Convert a string expression into a lambda expression

Many times when building a solution that contains a lambda expression, we might ask ourselves how it is possible to allow the user to manipulate the actual expression on runtime, and if it can be accomplished  using C#/VB.NET (and other .NET targeting languages). The answer to this is yes, and in fact, it does not require that much referencing.

You might think that you need a compiler, specifically an expression compiler in order to proceed. This is true, however, it is important to not to lose the hope, since a compiler, a specialized program, is a wide concept.

The compiler we are to use to evaluate string expressions understands two main things: addition/multiplication/etc. of numbers and inserting the value of a variable into the expression (of course, it can do some other things too, however, they are not required in this tutorial, and, they do not hurt the performance in any way). It is called Mathos Parser. Below, some steps of how you can implement the lambda evaluator.

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  1. If you use C# environment, you can simply create a new class in your project called Parser.cs and copy-paste the source code of Mathos Parser (it is less than 500 lines of code). Do not worry, you will hopefully not need to add any other references to your project since it is not that dependent on other components. If you are using VB.NET (or any other .NET targeting language), you will need to add Mathos Parser as a reference in your project.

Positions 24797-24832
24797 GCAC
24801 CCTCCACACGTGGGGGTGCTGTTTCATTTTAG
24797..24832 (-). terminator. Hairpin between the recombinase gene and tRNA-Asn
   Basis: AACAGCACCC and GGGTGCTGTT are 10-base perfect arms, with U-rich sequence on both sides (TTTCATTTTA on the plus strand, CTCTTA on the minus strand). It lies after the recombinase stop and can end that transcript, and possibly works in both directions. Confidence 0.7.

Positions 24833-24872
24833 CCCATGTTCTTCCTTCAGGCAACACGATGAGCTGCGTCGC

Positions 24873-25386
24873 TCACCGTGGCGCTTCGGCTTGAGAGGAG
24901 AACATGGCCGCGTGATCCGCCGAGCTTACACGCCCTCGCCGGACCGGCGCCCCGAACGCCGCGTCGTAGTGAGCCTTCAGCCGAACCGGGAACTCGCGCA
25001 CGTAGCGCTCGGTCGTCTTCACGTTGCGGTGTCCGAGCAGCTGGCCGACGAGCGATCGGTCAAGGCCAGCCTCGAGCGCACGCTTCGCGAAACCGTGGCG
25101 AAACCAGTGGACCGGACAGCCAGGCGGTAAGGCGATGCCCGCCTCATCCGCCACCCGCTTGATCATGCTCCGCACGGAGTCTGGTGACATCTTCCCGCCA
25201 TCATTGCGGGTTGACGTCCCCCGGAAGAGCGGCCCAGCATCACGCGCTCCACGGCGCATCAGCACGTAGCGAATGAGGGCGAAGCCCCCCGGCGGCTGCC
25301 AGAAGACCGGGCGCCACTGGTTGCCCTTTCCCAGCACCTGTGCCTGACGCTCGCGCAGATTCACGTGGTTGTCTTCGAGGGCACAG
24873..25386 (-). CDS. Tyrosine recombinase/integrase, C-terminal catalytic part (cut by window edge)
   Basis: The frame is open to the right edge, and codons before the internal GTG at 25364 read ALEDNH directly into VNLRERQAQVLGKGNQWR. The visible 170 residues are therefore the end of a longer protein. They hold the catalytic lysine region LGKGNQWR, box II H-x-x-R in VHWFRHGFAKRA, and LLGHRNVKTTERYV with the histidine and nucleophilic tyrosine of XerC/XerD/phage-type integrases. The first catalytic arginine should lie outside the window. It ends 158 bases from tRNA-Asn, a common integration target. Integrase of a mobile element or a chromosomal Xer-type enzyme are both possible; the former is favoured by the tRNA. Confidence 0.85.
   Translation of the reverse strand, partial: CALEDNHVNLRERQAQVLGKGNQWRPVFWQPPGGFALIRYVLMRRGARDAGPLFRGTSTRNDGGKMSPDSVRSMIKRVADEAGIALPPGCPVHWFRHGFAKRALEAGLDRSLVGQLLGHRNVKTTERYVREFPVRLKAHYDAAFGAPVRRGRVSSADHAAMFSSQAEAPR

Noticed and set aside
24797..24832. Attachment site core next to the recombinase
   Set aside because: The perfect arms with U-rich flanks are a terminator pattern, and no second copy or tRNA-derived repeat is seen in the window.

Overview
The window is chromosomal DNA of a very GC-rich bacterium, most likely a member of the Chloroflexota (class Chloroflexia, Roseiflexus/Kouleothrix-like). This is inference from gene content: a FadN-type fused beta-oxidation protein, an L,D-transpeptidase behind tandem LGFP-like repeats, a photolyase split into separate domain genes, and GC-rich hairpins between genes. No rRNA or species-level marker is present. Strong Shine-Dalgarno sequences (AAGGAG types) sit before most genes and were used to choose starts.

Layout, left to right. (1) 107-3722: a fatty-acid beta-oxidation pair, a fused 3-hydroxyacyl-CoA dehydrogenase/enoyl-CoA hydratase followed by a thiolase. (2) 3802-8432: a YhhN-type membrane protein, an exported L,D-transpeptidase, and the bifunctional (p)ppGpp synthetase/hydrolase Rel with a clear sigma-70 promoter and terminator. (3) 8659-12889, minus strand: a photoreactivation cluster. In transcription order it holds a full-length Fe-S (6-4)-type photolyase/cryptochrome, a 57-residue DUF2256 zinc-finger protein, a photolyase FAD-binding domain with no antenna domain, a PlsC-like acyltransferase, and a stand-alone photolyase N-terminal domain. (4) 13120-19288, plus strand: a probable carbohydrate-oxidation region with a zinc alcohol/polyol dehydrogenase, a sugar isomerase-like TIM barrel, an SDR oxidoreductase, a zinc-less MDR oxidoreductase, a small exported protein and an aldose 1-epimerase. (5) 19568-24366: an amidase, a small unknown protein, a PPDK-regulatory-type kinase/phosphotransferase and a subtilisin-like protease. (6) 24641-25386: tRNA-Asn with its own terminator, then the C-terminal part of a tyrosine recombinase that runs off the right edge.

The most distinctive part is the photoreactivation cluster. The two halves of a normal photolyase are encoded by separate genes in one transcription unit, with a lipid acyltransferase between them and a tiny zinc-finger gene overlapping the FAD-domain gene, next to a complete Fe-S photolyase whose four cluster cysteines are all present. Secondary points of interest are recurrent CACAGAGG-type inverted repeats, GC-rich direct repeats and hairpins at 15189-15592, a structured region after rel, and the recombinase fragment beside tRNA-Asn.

2. Now, add these LamdaEvaluator functions as they are in the code below.

The first method takes only one parameter, x, so every time you construct an expression, make sure you use x as the variable. Notice that this variable can be changed, specially on runtime, which allows the target user to choose which variable he or she prefers the most.

The second method supports infinite number of parameters to be used by the function, so when referring to a particular variable in the array, please use x0, x1, etc. However, if you know that you only want to use a constant number of variables, you can always assign them different letters.

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In a recent article, this principle was used to evaluate integrals using numerical approximation algorithms.

You can download the code here: https://mathosparser.codeplex.com/releases/view/114265

I hope this article was to some help!

/Artem

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